Over the course of the next few weeks we will be taking a deep dive into all of the essential vitamins and minerals. The series will focus on the role that each plays in the body and the foods that provide them. The first up is Vitamin A.
Vitamin A is involved in immune function, vision, reproduction and cellular communication. It plays a critical part in vision as it makes up a part of the protein rhodopsin which absorbs light in the retinal receptors. It also supports the normal differentiation and functioning of conjunctival membranes and the cornea. Another important function of Vitamin A is the role it plays in cell growth and differentiation, playing an integral role in the formation and maintenance of the heart, lungs, kidneys and other organs.
There are two forms of Vitamin A that are available in the diet, preformed Vitamin A and pro-Vitamin A carotenoids. Preformed Vitamin A is found in animal sources including dairy, eggs, fish and meat(especially liver). Pro-Vitamin A carotenoids are alpha-carotene, beta-carotene and beta-crytoxanthin with beta-carotene being the most important by far. The body converts these plant pigments into Vitamin A. Other carotenoids that are found in food such as lycopene, lutein and zeaxanthin are beneficial but are not converted into Vitamin A.
Preformed Vitamin A concentrations are highest in liver and fish oil; eggs and dairy products are good sources as well. Dietary pro-Vitamin A comes from leafy greens, orange and yellow vegetables, tomato products, fruits, and some types of vegetable oil. The top food sources for providing Vitamin A in the typical American diet are dairy products, liver, fish and fortified cereals. The most common sources of pro-Vitamin A in the American diet are carrots, broccoli, cantaloupe and squash.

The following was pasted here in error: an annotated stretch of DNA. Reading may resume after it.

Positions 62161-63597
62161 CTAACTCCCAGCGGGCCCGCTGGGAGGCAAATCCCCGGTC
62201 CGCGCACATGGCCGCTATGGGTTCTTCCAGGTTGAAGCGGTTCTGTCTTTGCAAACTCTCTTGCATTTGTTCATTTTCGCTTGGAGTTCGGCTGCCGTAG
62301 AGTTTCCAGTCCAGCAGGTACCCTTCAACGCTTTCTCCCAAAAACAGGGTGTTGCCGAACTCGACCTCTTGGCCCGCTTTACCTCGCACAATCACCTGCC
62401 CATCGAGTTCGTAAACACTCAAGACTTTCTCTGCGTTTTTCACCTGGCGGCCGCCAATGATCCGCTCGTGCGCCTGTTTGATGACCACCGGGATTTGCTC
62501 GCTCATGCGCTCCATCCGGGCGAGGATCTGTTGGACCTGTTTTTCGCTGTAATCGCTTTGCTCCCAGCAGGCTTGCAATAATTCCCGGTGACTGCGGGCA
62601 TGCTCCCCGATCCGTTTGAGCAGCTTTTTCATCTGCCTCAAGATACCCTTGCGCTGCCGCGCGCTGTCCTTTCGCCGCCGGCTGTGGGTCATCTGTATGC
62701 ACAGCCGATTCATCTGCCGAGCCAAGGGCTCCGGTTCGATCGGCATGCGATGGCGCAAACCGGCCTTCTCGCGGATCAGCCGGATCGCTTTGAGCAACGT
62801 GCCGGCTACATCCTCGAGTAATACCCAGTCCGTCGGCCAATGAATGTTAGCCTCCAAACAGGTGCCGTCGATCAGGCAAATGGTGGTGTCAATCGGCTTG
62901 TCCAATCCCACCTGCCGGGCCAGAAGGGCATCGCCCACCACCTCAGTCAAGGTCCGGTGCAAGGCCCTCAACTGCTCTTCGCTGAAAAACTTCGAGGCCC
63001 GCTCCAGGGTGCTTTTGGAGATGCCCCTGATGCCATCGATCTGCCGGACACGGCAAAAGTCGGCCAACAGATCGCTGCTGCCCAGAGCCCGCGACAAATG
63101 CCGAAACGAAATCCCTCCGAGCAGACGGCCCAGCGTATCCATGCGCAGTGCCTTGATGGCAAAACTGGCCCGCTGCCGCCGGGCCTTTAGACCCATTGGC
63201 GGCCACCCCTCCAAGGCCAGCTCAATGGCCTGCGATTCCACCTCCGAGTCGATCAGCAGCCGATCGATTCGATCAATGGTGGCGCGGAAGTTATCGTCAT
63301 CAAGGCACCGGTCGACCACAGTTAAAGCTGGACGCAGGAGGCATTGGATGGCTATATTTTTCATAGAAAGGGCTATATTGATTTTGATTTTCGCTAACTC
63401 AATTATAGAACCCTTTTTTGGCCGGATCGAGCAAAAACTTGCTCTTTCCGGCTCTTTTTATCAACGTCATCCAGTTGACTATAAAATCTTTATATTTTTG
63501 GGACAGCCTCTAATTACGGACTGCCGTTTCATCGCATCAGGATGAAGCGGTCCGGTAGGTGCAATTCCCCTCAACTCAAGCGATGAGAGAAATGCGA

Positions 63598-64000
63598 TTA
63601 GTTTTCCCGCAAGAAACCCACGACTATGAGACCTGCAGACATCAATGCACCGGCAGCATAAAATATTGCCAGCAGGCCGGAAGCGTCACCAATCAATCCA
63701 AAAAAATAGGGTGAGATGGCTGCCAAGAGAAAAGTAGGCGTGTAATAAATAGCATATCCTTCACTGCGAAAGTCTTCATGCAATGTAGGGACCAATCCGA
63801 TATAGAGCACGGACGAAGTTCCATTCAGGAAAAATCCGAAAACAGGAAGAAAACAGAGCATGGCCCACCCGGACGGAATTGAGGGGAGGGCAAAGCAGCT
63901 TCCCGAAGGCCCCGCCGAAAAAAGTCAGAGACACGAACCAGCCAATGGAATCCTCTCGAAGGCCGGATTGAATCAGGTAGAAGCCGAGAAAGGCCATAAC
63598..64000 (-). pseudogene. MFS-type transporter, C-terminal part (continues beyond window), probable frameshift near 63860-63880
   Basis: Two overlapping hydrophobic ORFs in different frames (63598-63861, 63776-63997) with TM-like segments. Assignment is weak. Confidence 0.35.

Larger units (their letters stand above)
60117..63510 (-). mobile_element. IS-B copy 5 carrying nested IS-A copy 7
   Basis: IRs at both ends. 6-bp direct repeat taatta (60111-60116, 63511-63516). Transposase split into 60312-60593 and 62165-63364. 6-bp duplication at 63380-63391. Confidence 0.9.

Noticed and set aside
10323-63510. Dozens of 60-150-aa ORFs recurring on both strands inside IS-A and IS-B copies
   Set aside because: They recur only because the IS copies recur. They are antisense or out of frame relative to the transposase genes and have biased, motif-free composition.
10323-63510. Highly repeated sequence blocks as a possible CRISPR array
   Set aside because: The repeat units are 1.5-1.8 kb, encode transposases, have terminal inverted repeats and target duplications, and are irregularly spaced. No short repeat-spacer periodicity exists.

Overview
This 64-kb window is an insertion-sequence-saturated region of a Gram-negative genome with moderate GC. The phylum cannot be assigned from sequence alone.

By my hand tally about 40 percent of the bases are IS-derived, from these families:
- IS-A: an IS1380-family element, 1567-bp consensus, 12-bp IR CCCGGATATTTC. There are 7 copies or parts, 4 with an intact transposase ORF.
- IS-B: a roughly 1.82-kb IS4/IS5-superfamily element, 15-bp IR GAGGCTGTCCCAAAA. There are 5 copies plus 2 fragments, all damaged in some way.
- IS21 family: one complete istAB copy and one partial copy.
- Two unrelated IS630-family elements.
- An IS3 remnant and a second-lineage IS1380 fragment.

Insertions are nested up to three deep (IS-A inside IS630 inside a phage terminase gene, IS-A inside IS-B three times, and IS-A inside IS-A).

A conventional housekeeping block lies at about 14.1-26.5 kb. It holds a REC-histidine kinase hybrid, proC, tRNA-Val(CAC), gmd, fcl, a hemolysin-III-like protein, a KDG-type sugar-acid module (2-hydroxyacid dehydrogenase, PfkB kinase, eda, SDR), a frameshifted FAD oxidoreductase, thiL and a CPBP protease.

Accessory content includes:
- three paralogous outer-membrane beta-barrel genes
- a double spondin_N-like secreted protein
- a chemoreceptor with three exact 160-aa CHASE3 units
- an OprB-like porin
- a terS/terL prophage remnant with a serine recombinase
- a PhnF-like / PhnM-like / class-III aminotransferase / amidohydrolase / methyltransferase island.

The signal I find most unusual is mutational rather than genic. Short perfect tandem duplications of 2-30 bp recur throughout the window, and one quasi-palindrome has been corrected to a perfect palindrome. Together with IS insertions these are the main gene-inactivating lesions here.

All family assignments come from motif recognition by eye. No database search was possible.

Vitamin A has been shown to be beneficial in many different circumstances. Observational studies have shown that higher intake of carotenoids in the form of fruits and vegetables are associated with a lower risk of lung cancer. This link is only with carotenoids that are obtained from the diet, there are no signs that supplemental Vitamin A provides a similar effect. Carotenoids also have anti-oxidant properties that can aid in the alleviation of the cumulative effects of oxidative stress that can lead to age-related macular degeneration. Finally, Vitamin A deficiency is a known risk factor for severe measles. The World Health Organization recommends administering a large oral dose of Vitamin A to children over the age of one when they contract measles in an area where Vitamin A deficiency is prevalent. Studies have shown that these high doses of Vitamin A lead to a reduced mortality rate in children who have measles, as well as for those with pneumonia.